Unlicensed driver faces eight charges in fatal crash in Prince George’s County

March 26, 2013

A driver who police say was unlicensed and under the influence of alcohol has been arrested in connection with a Monday crash in Prince George’s County that left two of his passengers dead.

Ramon Ernesto Ascencio-Anaya, 35, is facing eight charges in connection with the crash, including vehicular manslaughter by criminal negligence and vehicular manslaughter while impaired by alcohol, court records show. He was arrested Monday and ordered held on $200,000 bail, according to police and court records.

A spokeswoman for U.S. Immigration and Customs Enforcement said the agency placed an immigration detainer on Ascencio-Anaya, a native of El Salvador who she said is in the United States illegally.

Prince George’s County police said in charging documents that Ascencio-Anaya was driving a red Honda Accord east in the 10800 block of Lanham Severn Road in the Glenn Dale area when he crossed the double yellow line and ended up in front of an Audi A6 headed west. The Audi and the Honda collided. A police spokesman previously said that Ascencio-Anaya appeared to be trying to turn left into a business or driveway.

Four people were injured: Ascencio-Anaya, two passengers in his Honda and the Audi’s driver, police said. The passengers, Leo Castro, 46, and Jose Rodrigeuez, 30, were later pronounced dead. Ascencio-Anaya and the other driver did not appear to have life-threatening injuries, police said.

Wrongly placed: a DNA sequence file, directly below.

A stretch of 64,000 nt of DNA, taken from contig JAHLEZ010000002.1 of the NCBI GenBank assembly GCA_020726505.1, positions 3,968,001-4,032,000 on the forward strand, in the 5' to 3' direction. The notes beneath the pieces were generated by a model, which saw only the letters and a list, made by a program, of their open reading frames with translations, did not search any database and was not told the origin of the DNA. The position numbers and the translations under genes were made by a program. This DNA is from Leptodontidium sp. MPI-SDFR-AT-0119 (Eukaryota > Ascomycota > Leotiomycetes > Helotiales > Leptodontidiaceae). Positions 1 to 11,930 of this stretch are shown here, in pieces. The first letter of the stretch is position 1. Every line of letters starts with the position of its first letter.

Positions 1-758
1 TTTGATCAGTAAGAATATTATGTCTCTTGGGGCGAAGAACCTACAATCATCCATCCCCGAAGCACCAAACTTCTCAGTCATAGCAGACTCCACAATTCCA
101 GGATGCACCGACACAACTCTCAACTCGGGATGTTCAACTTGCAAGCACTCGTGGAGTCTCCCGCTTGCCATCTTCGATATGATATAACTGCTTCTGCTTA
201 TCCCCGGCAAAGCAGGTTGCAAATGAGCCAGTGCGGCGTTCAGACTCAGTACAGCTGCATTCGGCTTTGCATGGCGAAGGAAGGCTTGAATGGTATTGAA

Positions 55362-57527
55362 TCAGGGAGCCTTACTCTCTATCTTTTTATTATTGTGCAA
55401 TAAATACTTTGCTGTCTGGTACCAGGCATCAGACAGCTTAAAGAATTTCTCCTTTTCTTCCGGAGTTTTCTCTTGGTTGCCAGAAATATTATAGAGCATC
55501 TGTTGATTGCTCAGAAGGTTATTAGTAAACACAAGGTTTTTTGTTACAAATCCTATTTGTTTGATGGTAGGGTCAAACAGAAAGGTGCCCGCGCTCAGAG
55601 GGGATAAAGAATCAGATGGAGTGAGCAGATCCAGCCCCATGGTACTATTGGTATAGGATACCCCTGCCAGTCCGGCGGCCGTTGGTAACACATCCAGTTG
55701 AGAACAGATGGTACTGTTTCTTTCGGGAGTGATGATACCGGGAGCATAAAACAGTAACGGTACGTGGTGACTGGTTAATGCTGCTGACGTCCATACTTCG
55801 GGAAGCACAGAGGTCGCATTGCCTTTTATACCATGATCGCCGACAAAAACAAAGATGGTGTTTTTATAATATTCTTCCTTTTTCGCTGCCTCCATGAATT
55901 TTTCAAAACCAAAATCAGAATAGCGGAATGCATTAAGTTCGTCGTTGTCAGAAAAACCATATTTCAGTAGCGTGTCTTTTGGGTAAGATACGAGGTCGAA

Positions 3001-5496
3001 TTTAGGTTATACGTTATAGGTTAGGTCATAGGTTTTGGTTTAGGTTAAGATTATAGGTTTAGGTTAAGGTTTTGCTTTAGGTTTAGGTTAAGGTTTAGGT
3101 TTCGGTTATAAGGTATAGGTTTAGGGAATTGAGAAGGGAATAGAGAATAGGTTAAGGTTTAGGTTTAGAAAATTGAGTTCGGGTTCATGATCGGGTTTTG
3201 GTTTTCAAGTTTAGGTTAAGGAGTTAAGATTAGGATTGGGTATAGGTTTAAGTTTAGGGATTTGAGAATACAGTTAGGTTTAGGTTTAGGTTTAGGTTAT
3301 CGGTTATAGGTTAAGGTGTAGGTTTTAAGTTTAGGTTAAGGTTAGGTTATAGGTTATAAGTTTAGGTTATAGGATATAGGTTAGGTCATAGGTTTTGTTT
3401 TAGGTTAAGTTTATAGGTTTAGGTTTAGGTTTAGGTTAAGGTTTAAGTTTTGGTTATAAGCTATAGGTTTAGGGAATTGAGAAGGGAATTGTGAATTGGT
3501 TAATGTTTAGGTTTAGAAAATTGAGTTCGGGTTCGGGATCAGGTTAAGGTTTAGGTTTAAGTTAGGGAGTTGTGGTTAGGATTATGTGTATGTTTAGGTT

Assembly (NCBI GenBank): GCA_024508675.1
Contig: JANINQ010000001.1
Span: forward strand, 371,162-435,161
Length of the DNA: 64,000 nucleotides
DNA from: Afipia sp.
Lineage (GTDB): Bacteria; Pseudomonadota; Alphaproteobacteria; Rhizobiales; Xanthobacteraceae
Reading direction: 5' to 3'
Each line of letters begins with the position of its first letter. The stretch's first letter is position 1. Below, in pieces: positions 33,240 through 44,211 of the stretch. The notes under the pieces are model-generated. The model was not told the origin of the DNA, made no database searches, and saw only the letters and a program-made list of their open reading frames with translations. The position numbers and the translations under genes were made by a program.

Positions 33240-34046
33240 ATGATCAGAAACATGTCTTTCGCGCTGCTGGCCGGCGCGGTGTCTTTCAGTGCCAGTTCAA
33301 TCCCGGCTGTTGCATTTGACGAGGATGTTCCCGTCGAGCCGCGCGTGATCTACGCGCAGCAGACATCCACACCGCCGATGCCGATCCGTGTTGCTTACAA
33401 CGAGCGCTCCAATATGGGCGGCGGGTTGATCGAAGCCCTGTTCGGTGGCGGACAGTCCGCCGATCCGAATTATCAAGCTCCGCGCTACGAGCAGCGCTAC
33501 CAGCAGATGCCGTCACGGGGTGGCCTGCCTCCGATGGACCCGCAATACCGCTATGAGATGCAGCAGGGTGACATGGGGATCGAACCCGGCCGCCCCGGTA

The crash occurred just before 8 a.m. Monday, as falling snow reduced visibility and made the ground wet. Fire officials initially said weather conditions were possibly a factor in the collision, though police said they were still looking into the cause.

According to the charging documents, an officer “smelled a strong odor of an alcoholic beverage” on Ascencio-Anaya at the hospital, and a blood test showed that he had a blood-alcohol content of 0.17. The legal limit in Maryland is 0.08.

The documents say Ascencio-Anaya is homeless, has “no ties to the area” and has no driver’s license in Maryland or elsewhere.

The Maryland General Assembly is considering a bill that would allow illegal immigrants to apply for driver’s licenses. Applicants would have to show a birth certificate or other identification, along with two years of Maryland tax filings.

Proponents say the measure would keep state roads safer, but opponents question the assumption about safety and say such a law would condone illegal behavior.

Eddy Palanzo contributed to this report.

Matt Zapotosky covers the federal district courthouse in Alexandria, where he tries to break news from a windowless office in which he is not allowed to bring his cell phone.
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